Review by Carnival Nights
"Finally...an RPG Gamecube Owners Can Call Their Own."
The last time Gamecube owners were able experience a truly great RPG was during the release of Skies of Arcadia Legends and that was such a long time ago that they felt it was time they needed a new RPG. The drought would go on for a very long time, but finally the plea was answered as Namco released Tales of Symphonia exclusively for Gamecube. Tales of Symphonia is the latest installment to the Tales series and the series is making its debut for this generation. The game has received much acclaim for its epic story, lovable characters, great cell-shaded graphics, and addictive combat system. This is something Gamecube owners have been waiting for and have finally been rewarded. The game takes many twists and turns in the storyline introducing you to a whole slew of interesting and just plain cool characters.
The most noticeable thing about this particular game is its anime cut-scenes and wonderfully well-done cell-shaded graphics. The cut-scenes are few, but are nicely well animated, but the only problem is that many gamers expected several anime cut-scenes through the game when in fact you can count the number of cut-scenes in one hand. Several complaints have been said about it degrading the game merely because of the lack of anime presented which is really ridiculous of those people. The cell-shading gives the world a very vibrant look with its very noticeable and colorful look and character designs are nicely drawn thanks to renowned artist Kosuke Fujishima.
The core of the combat system is entirely real-time action making it very fast paced and very addicting. After each battle the party is graded on their performance and depending on how well they did, they'll either be rewarded with a positive or negative grade. Performance enhancing usually relies on the amount of time the battle took, how many times special attacks and magic attacks are used, how big the combo count is, how many times the team has taken damage, and etc. thus making the player perfect their battle techniques and strategies if they wish to improve on the amount of grade received. If you want to find out what grade is then you wouldn't find out in this review because there's a change that it's a slight spoiler to the game. Battles are very chaotic so figuring out how to get a higher score is going to be a very difficult task when you first hop into the game, but as time progresses it shouldn't be much of a problem. As mentioned earlier, there are special attacks in battle that increase damage and there are also special unison attacks in which two or more members in the party participate in a grouped special attack thus increasing damage and adding some style and flare to the battle. A very entertaining sight and also fun for the whole party if done correctly, otherwise you just wasted a special unison attack.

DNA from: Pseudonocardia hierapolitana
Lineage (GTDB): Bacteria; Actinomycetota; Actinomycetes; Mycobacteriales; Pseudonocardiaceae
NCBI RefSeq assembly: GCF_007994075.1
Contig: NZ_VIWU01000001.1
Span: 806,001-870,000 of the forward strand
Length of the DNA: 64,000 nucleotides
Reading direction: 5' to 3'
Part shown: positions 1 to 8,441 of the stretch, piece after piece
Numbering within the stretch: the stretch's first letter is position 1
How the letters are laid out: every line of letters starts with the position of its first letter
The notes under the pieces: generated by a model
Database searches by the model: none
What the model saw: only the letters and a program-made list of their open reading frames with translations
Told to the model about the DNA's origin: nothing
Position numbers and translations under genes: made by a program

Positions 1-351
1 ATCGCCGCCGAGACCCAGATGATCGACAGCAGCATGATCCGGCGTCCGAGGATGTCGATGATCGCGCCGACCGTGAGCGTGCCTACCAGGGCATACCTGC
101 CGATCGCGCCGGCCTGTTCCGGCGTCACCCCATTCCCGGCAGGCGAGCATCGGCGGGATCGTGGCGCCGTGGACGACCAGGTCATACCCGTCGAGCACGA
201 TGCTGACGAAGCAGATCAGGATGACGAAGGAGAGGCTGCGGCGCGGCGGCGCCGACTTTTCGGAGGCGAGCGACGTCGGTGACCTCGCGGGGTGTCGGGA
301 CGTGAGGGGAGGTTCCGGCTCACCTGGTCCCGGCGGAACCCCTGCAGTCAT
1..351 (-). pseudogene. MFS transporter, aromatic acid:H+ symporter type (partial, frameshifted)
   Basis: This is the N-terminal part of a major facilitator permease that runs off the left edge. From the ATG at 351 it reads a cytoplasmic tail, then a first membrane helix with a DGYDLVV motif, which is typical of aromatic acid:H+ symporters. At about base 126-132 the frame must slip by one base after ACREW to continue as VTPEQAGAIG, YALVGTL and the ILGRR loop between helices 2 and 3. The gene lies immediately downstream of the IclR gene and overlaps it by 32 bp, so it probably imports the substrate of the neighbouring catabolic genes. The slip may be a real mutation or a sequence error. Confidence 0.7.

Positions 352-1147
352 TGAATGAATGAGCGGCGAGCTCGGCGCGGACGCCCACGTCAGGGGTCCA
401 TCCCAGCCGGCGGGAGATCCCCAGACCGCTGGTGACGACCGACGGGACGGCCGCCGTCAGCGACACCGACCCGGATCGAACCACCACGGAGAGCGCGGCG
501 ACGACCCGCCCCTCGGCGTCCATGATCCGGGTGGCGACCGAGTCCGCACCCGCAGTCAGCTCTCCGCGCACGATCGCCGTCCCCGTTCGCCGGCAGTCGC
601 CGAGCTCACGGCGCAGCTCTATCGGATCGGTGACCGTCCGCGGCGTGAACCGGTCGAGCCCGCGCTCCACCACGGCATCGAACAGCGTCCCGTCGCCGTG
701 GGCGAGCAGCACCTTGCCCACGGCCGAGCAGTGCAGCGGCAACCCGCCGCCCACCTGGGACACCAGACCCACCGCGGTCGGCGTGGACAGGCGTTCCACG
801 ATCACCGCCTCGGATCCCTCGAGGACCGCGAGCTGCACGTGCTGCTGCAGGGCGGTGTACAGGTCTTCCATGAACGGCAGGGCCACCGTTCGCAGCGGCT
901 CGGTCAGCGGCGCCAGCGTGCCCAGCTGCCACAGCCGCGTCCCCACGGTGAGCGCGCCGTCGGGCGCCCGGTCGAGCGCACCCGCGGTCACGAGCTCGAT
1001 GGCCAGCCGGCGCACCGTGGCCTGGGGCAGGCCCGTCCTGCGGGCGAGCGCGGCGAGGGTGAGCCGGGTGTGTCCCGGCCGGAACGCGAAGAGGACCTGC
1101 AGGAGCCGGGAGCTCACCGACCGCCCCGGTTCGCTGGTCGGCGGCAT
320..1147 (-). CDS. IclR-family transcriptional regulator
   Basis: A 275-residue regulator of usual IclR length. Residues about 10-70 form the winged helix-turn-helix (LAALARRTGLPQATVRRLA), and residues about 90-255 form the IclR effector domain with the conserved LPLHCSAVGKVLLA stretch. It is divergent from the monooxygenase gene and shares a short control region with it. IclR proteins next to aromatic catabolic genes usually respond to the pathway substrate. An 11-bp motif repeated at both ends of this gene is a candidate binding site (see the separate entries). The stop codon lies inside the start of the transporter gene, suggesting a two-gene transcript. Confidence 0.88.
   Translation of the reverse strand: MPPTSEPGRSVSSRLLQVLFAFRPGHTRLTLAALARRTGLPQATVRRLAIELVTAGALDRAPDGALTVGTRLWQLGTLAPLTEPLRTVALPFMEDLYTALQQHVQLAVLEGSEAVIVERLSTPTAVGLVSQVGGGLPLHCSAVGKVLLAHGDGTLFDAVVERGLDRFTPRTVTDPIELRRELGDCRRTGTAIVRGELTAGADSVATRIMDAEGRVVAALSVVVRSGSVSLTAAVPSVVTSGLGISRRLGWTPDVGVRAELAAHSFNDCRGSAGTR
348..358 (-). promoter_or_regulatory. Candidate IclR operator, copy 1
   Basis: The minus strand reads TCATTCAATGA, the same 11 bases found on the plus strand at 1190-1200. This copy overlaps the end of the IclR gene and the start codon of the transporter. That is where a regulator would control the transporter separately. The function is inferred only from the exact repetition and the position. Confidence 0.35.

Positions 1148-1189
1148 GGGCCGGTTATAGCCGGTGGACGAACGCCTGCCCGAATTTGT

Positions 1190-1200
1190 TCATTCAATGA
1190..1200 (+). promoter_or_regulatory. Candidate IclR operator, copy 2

Another new feature in the combat system which isn't traditional in RPGs is multiplayer. In order for other players to join in on the fun the AI combat for each of the other three characters must be set to manual. In single player you can automatically set the tactics and strategies each character should make thus making life a lot easier for you in the game, but of course there are AI issues sometimes such as characters running straight into the fray once they've used up all their TP instead of replenishing their own TP. The joy in multiplayer is that your friends are actually competent enough not to go bananas just because they've exhausted all their primary sources of attacking. It also gives the tactical advantage to the party since they can finally work as one unit as opposed to just giving out orders which are bound to fail sooner or later.